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Learning how to bargain can reap big bucks

89 percent of those who haggled were rewarded at least once Consumer Reports magazine: August 2013

Illustration: Christoph Hitz 13 ways to get to yes | Why we haggle less | A tightwad tells you how negotiating pays off Hate to haggle? You’re not alone. Our new national survey found that just 48 percent of shoppers tried bargaining for a better deal on everyday goods and services in the past three years, down from 61 percent in 2007. But if you’re chicken, you lose. Eighty-nine percent of those who haggled were rewarded at least once. Successful furniture hagglers saved $300 on average, as did those who questioned a health-related charge. Those who challenged their cell-phone plans saved $80. Clearly, people who don’t know how to bargain or who don't haggle are leaving money on the table. Among the success stories we’ve heard:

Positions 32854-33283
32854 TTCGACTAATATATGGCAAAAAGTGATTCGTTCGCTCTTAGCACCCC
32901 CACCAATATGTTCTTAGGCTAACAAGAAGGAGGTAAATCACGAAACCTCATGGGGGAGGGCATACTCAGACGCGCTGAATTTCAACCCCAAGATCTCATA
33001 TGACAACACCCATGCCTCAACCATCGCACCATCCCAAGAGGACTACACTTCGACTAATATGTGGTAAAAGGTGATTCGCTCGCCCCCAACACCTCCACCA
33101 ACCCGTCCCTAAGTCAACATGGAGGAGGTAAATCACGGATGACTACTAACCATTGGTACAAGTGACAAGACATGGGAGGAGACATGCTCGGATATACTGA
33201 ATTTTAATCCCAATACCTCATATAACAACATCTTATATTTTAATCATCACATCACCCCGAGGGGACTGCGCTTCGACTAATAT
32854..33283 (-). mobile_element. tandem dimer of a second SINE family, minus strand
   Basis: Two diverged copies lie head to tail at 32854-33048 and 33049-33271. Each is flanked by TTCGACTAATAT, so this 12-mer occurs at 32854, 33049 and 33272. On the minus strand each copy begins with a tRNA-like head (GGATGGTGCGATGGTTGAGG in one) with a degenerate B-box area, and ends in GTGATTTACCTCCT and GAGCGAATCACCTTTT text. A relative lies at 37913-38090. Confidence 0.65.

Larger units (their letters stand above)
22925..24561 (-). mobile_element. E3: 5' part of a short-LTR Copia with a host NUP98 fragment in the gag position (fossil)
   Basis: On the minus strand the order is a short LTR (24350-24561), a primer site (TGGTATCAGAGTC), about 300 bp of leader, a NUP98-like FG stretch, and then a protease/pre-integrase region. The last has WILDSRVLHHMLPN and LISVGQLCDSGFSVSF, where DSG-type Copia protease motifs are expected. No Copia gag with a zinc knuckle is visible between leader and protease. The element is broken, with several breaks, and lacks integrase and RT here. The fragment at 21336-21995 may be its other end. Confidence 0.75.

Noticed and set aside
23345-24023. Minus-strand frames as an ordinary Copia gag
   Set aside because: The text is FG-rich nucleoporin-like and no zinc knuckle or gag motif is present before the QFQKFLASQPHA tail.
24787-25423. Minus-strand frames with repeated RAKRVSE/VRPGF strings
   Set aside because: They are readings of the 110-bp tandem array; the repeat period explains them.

Karen Wessel, a teacher’s aide from Tuckahoe, N.Y ., needed cataract surgery but lacks medical insurance. The receptionist at her optometrist's office, in a wealthy town, gave her an estimate of